- 7. “Its use by law enforcement raises even sharper issues – and when our national security agencies start using it to try to spot terrorists, those stakes can get even more serious. We know too little about how our security agencies are using Big Data, but such approaches have been discussed since the days of the Total Information Awareness program and before – and there is strong evidence that it’s being used by the NSA to sift through the vast volumes of communications that agency collects. The threat here is that people will be tagged and suffer adverse consequences without due process, the ability to fight back, or even knowledge that they have been discriminated against. The threat of bad effects is magnified by the fact that data mining is so ineffective at spotting true terrorists.”
I recall reading some papers after 9/11 that demonstrated that analyzing data about the hijackers that demonstrated a high degree of relationship among them, implying that had we done the analysis, they could have been stopped. I actually looked back at some writings of author Malcolm Gladwell, in early 2003, which refers to “creeping determinism,” a term he notes was coined three decades earlier by Baruch Fischhoff, to refer to “the sense that grows upon us, in retrospect, that what has happened was actually inevitable.” To some degree, the fear of big data emanates from the thought that government agencies are able to predict who is or who is not a terrorist.
First of all, if this is true, then where were all the analysts on September 10th? The gap in terrorism prediction is probably a byproduct of the massiveness of the volumes of data. You have so much data it is hard to know where to look. In the past, I have suggested that as opposed to the common metaphor of looking for a needle in a haystack, it is akin to looking for a specific needle in a huge field filled with stacks of needles.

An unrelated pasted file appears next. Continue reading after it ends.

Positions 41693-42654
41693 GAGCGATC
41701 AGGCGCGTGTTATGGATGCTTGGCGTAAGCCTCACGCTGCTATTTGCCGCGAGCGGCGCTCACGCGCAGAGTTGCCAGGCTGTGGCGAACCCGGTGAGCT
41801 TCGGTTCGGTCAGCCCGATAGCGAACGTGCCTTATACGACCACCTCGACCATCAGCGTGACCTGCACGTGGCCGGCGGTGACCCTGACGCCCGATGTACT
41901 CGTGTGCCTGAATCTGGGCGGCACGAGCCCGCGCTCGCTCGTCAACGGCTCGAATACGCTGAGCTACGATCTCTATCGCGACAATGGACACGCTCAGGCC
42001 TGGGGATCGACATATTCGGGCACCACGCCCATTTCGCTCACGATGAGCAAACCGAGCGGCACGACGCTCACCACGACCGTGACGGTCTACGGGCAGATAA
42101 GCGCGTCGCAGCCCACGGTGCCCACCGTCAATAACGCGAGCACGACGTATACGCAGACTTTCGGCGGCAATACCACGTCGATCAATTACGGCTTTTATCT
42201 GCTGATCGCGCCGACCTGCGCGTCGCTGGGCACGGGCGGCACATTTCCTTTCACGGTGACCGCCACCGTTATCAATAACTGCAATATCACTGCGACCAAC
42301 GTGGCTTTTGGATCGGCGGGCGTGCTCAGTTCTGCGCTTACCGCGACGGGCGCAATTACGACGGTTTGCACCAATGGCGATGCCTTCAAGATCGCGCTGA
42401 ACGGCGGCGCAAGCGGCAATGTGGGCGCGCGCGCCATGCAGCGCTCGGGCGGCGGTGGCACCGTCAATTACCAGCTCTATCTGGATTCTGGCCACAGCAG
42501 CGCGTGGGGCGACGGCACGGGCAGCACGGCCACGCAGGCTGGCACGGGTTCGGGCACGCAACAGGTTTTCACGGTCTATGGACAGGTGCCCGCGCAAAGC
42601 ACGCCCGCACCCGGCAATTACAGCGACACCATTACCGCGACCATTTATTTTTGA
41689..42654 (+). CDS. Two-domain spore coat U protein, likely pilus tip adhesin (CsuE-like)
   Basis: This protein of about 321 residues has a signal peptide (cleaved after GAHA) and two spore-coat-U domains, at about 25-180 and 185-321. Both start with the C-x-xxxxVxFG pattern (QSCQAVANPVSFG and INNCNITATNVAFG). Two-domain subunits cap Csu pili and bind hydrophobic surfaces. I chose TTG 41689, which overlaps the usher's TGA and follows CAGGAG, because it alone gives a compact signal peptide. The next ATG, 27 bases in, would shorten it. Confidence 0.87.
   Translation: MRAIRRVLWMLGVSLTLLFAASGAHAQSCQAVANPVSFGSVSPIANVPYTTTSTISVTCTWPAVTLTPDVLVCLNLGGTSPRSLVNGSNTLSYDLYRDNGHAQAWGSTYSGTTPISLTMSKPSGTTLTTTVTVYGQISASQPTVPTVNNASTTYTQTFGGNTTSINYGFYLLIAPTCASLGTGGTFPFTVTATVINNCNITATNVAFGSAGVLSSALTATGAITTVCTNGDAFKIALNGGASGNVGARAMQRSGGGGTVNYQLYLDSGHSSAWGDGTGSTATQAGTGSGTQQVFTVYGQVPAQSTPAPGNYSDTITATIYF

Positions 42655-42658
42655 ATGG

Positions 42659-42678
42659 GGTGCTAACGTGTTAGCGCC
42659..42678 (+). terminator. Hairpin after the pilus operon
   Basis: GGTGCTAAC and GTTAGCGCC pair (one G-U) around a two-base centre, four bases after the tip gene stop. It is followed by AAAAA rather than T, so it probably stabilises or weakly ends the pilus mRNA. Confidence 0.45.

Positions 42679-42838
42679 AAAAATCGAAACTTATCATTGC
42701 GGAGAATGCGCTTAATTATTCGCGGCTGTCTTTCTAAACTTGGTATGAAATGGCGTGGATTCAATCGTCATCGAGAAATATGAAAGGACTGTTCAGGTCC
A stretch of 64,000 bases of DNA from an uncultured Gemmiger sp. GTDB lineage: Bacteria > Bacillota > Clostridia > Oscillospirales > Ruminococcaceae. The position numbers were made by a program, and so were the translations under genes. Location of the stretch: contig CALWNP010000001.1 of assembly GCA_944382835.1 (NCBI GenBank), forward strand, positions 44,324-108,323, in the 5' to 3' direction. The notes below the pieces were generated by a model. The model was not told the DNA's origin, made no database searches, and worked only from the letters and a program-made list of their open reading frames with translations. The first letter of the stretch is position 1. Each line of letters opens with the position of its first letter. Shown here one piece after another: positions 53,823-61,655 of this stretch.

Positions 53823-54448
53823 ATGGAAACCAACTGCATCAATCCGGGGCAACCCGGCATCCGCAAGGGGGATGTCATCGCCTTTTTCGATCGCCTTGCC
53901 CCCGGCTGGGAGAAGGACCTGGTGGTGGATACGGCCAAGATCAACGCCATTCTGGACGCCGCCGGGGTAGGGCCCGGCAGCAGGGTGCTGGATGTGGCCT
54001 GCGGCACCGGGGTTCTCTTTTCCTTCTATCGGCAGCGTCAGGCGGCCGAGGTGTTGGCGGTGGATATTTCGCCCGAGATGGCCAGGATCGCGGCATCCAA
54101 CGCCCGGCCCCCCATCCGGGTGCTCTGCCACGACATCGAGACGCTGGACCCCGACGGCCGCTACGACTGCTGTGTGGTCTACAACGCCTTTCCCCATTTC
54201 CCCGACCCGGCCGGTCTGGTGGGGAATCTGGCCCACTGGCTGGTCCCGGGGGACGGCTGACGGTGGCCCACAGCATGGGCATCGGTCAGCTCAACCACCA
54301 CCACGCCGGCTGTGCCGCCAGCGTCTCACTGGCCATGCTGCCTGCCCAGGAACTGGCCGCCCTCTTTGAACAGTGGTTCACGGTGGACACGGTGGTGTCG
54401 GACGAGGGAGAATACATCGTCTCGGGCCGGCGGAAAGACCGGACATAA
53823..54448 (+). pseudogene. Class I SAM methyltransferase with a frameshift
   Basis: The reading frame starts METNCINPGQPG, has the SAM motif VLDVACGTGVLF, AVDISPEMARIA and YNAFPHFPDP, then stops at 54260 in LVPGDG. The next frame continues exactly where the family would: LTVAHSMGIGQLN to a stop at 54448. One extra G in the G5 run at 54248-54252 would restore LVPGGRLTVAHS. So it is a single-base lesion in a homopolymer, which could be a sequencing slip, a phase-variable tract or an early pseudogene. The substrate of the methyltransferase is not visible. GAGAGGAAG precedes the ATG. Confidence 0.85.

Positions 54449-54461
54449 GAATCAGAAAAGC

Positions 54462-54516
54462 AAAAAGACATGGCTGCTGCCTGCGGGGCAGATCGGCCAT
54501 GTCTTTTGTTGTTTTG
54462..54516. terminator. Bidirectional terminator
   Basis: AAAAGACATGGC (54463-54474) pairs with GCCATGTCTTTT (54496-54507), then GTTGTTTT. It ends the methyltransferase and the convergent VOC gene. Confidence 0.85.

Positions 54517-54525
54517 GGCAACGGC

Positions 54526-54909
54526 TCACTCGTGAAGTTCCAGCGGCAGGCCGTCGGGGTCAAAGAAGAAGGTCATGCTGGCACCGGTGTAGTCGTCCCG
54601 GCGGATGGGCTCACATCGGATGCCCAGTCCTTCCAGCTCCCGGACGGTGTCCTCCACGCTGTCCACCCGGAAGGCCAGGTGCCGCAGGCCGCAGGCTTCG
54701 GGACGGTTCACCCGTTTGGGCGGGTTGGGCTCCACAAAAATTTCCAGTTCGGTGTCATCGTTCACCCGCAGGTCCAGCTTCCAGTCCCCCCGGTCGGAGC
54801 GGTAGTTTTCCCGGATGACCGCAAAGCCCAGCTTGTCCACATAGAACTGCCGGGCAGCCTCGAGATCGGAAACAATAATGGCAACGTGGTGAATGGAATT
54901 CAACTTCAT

However, I will grant the author his point here, but the failure is not with the data but rather with the people and their elected representatives they support, who rushed through legislation such as the PATRIOT Act that effectively abdicated the right to privacy. The widespread support for yielding their liberties as a way to save the country from terrorism is probably what Benjamin Franklin had in mind when he said “Those who would give up essential liberty to purchase a little temporary safety deserve neither liberty nor safety.”
On the other hand, there are situations in which security agencies have used their data analysis to spot risky situations and true terrorists. The problem for people like me and you is that since the catastrophes are prevented, we’ll never know…
- 8. “Over time such consequences will lead to chilling effects, as people become more reluctant to engage in any behaviors that will put them under the macroscope (more about that in a future post).”
Actually, perhaps when people realize the degree to which they have willingly compromised their own private information for little return, they should become more reluctant to engage in those behaviors.
In summary, while many of the concerns are valid, they are orthogonal to the questions of using big data and data mining. The risks are not in the bigness of the data, but rather the responsibilities and accountability of those using the data. Are the companies using data mining ensuring that the source data sets of measurable quality that is suitable for the analyses? Do the consumers of the results of the data mining believe that the results are “factual” or that they are informative? Are they drawing correct or incorrect conclusions? Do they have the corporate maturity to integrate the analytical results to benefit the consumer communities? Do they publish their data use practices? Do they allow for individuals to opt out?